Quickfire Round:

      Q: Which upcoming protocol projects are you most excited about and why? Is there a protocol that no-one is paying attention to but should be?

      A: Celestia (prev. Lazyledger) – a data availability layer.

      Q: Which network or protocol in the current market has the most future-proof token economics? Why?

      A: None, because finding the perfect tokenomics is an iterative process, and will be adjusted time and time again to suit the market.

      Q: Which network or protocol in the market has so far proven to have the best “product-market-fit”? And why?

      A: Definitely Ethereum with the amount of dev mind share, innovation and high value applications launched on it.

      Q: What could be done to increase overall awareness and participation in protocol governance?

      A: Participation is very incentive driven within the crypto markets. Perhaps some % use of the community fund can be used to award stakers who voted. Or some disincentive could happen to stakers who do not vote.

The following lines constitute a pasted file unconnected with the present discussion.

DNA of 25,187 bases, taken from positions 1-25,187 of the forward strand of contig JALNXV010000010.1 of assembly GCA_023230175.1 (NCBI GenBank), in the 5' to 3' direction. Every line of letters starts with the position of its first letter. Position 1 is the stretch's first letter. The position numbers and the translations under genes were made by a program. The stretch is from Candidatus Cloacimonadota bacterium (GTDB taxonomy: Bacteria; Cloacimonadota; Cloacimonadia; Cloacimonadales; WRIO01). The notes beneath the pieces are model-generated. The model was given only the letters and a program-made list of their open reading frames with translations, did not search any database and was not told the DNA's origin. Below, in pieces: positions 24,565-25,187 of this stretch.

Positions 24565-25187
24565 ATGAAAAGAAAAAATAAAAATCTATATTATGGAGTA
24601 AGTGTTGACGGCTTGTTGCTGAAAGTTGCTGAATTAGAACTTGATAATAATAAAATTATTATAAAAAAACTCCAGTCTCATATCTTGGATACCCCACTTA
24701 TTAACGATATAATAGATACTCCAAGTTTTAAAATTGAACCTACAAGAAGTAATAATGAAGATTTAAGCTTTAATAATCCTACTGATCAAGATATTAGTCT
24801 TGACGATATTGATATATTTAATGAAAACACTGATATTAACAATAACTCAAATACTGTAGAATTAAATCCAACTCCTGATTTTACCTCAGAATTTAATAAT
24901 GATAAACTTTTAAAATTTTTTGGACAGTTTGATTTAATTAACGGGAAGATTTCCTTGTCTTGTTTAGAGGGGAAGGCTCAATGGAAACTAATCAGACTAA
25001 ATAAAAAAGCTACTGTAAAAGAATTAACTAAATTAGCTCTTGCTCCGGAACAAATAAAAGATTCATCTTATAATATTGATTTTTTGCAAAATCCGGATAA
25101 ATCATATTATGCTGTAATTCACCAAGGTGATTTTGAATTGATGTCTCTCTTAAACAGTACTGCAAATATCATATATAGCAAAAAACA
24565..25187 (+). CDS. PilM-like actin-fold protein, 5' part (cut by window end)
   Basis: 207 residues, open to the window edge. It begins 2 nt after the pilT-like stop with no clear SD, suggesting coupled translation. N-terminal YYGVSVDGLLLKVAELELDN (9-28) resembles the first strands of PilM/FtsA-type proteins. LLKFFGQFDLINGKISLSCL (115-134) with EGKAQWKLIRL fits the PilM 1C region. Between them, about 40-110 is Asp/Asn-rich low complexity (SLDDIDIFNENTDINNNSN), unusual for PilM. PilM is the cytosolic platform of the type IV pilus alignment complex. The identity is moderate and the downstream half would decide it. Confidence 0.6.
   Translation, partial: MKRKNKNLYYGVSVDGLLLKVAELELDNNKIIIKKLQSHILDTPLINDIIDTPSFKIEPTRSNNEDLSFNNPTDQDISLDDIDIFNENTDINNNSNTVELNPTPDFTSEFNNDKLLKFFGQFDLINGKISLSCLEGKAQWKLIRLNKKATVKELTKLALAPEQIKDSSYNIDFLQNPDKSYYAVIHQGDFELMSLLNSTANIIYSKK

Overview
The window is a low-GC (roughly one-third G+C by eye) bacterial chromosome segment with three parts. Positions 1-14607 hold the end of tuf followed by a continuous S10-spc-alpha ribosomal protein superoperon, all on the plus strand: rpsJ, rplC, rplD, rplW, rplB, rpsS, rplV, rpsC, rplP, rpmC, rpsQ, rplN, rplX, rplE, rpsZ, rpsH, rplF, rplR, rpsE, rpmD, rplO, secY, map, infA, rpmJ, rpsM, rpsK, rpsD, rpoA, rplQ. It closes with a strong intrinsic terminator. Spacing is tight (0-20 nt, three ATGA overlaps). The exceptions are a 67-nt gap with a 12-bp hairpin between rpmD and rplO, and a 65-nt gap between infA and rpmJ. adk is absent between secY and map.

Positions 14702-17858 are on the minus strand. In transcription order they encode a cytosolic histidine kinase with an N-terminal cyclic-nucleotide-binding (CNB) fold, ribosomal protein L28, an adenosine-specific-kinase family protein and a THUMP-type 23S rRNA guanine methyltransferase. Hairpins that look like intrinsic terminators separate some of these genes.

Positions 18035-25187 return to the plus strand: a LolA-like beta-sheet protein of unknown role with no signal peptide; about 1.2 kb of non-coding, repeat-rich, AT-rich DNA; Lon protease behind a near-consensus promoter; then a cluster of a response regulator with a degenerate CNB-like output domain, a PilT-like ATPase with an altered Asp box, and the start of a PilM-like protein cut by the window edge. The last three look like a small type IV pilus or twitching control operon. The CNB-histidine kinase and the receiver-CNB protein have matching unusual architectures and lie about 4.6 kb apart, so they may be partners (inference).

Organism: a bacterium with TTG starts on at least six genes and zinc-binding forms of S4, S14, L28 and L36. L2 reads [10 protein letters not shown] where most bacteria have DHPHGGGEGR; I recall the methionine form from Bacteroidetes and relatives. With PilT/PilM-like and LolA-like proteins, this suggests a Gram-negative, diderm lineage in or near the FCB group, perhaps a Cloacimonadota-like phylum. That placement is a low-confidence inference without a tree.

Q: Do you see staking yields competing with DeFi yields? What are the implications of this on network security? How can these be balanced?

      A: Yes, the competition for liquidity between staking and DeFi is real. DeFi yields are usually highly speculative and match or beat staking yields of matured POS networks. This means stakers are economically incentivised to unstake staking assets and use it in DeFi instead, which weakens network security. We will need superfluid staking deris to allow for assets to be used as staking tokens and for DeFi at the same time.

      Q: Are staking lock-up times of value for protocols? Or unnecessarily overthinking protocol security?